IT Jungle: Four Simple Rules for PTF Management

IT Jungle just posted my latest tip on four tips for PTF management

If you don’t want to read the article but need more information on the PTFs needed by your machine, check out IT Jungle’s System i PTF Guide. Maintained by DLB Associates and updated weekly, this is a great place to go when you’re unsure which PTFs to order.


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1 Response to IT Jungle: Four Simple Rules for PTF Management

  1. Jozsef Torok says:

    Hi Joe,
    For your Rule 3, do you see a case for using a slightly different sequence? Applying a new CUME on development/testing LPARs first, then Production and lastly the Production backup/HA LPAR?
    The justification for that is if a new CUME PTF causes the Production LPAR to go belly up, we can be confident that the backup LPAR (without the offending PTF) will operate fine.
    There will be arguments for and against our process, and the following example sort of falls in between. It more relates to your Rule 2.
    We are running i 6.1.0 and recently applied CUME C1256610, as it happens lastly on our Production LPAR. This CUME contains MF53085 (superseded by MF54555) which, once applied, runs a “clean-up” task that is going through and verifying certain internal object headers. This ran fine with no discernable impact to all our non-Production and Backup LPARs. But when it was applied on Production, we certainly noticed its impact with our ASP1 disk showed non-stop very high %Busy figures. The WRKSYSACT display showed 12 SMEHDRWORKER tasks causing the very high I/O. After logging a PMR with IBM we found out that the SMEHDRWORKER tasks are Storage Management (SM) Embedded Header (EH) fixers that are low priority tasks mainly doing read/writes to verify everything is ok. Although the ASP1 were very busy thankfully our other performance KPIs weren’t impacted as ASP1 is essentially our system ASP only, utilising other ASPs for the application software and database.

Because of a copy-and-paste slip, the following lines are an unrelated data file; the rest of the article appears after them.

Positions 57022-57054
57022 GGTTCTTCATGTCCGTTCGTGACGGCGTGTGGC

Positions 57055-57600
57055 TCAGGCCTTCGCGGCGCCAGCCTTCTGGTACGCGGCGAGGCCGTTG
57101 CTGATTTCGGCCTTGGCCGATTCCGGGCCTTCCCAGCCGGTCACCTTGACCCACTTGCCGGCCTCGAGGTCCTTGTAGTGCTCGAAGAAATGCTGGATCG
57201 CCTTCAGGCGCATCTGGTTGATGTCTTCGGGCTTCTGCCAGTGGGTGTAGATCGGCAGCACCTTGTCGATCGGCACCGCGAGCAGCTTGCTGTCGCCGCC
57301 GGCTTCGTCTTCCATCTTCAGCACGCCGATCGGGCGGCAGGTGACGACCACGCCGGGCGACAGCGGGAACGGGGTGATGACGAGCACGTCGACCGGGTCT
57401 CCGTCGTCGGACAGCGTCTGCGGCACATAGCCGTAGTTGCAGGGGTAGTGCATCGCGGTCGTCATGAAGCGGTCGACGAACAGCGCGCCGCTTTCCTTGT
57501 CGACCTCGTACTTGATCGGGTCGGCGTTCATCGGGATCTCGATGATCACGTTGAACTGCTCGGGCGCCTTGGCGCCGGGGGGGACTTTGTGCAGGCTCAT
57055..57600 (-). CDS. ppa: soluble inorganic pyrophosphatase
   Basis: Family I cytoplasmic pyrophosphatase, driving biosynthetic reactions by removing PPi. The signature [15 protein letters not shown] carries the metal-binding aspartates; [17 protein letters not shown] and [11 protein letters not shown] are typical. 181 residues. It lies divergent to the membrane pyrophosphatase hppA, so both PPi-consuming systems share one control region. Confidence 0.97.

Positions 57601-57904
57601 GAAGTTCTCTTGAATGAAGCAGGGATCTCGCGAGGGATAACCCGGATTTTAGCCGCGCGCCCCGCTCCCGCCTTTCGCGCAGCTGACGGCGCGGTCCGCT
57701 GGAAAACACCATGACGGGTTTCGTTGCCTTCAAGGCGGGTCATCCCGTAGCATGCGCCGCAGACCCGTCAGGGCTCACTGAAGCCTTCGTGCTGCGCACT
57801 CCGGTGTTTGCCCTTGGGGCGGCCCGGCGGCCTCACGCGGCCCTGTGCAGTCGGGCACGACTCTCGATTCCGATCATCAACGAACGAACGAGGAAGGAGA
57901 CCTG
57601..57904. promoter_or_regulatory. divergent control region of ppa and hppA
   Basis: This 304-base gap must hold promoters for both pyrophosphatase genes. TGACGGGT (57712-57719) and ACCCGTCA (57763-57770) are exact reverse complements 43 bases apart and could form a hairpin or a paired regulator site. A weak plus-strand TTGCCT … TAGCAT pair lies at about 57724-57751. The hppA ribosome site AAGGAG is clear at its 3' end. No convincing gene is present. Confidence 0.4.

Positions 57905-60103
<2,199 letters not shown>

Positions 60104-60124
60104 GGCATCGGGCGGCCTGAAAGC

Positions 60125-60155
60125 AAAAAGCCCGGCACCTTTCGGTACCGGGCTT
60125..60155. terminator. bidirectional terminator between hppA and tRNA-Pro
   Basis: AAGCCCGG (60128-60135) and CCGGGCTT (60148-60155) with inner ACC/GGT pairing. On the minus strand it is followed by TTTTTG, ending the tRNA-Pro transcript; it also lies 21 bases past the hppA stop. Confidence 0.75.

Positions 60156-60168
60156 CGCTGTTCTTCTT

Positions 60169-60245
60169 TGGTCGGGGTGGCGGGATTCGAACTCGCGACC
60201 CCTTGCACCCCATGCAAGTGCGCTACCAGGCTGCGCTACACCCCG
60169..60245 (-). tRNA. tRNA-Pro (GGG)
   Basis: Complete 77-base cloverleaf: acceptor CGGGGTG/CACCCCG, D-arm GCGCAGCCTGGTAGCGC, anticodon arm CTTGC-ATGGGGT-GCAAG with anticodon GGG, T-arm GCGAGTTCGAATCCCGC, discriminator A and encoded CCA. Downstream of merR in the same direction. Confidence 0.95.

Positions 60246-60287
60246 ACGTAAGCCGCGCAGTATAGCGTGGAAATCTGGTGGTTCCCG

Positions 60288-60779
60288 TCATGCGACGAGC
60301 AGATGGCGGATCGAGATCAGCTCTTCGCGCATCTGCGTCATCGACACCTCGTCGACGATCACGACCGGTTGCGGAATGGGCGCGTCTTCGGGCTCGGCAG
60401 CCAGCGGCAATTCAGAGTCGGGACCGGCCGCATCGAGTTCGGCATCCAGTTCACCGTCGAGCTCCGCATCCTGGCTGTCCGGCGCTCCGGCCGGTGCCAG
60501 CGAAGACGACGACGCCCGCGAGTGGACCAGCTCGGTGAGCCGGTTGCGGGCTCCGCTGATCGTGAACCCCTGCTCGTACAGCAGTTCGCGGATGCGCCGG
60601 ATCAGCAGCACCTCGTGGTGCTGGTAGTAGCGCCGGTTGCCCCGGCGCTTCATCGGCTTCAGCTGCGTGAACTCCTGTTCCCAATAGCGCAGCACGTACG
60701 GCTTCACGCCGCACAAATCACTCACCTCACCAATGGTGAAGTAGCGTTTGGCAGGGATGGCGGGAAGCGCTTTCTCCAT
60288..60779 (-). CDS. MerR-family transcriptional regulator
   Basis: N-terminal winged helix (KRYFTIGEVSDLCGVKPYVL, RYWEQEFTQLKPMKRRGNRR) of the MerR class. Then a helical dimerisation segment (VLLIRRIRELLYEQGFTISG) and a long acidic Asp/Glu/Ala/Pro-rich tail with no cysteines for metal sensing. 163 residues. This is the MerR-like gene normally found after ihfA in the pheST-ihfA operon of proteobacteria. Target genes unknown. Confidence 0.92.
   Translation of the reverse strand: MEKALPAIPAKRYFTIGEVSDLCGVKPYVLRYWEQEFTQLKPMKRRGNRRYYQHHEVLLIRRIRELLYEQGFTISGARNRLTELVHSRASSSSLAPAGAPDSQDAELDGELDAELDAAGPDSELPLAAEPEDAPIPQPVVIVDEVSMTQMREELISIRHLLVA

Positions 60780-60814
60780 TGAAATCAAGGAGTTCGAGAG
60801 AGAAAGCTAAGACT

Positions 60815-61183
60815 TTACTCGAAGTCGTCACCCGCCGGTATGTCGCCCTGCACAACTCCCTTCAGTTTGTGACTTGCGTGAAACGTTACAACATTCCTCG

The good thing was that IBM also provided instructions for pausing the header checker process via the Advanced Analysis SMPAUSEHEADERCHECKER macro. This macro has a parameter which is a number between 8-24 that corresponds to the number of hours the task will be paused.
    After watching this process run (with pauses) for five days, IBM suggested we clean up any Main Store Dumps, of which we had three. As soon as those MSDs were removed, the process completed within 40 minutes. Interestingly the same process had run a week earlier on our Production backup system, which also had some MSDs on it, but the process ran to completion within a couple of hours.
    We will never know now why the process ran for so long on out Production LPAR as we didn’t end up running any traces. But it has prompted us to raise with IBM why they don’t publish some sort of PTF alert for PTFs like this that can potentially impact a system.

    Jozsef Torok

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